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Ever adventurous, the London Sinfonietta broached an evening of multimedia on Monday. Is this the big hope for classical music or a case of back to the future? Either conclusion was possible by the end of this nearly three-hour experiment.
The main attraction was the first London performance of a new work by Simon Bainbridge, Music Space Reflection – Manchester. Once a minimalist, later a composer of musical landscapes, Bainbridge seems to be reinventing himself again. Attracted by the spatial effects achieved by the architect Daniel Libeskind, he tries in this piece to marry music and architecture. Much of the score is silent, just as a building is filled with empty space, and the music takes the form of fragments of sound, sometimes echoing round the hall as live electronics.
Maybe, in the original surroundings of Libeskind’s Imperial War Museum North, the two art forms fused convincingly into one. Here, with the 24 players of the London Sinfonietta less ambitiously spaced and the audience seated (the Manchester audience was free to wander about) the impact was minimal. The score simply felt like a hollow shell.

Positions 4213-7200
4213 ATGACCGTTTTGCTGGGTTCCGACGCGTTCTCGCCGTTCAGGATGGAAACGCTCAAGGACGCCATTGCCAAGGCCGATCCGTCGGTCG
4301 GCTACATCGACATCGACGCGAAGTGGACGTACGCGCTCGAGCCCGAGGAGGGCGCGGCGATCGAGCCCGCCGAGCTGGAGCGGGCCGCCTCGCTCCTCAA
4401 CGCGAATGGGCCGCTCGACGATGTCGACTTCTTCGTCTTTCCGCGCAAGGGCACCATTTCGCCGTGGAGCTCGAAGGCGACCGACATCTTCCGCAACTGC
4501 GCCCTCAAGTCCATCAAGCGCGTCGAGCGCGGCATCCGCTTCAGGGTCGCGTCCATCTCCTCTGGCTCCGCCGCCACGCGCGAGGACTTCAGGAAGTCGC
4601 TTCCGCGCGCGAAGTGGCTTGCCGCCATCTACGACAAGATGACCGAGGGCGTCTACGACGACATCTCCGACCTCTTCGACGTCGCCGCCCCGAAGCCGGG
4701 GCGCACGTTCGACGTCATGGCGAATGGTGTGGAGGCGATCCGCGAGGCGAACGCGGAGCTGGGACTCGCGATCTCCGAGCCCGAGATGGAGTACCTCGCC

From Bainbridge’s echoing emptinesses to the frenetic activity of Berio’s Laborintus II of 1965 was quite a mental leap. Here are the 1960s writ large – earnest philosophy, scatty jazz, a howling and rowdy choir, all intended as a fusion of music and theatre. The London Sinfonietta did not give us any theatre, but the choral group Pulse worked overtime and Omar Ebrahim intoned gravely in Italian, when we could hear him over the mêlée.
Finally, Anna Meredith’s flak gave us an arty son et lumière: minimalist music, pounding away with increasing rhythmic momentum, to the visual accompaniment of ceiling illuminations and clouds of smoke. It at least had a sense of drama and, unlike the evening’s other two works, did not outstay its welcome.
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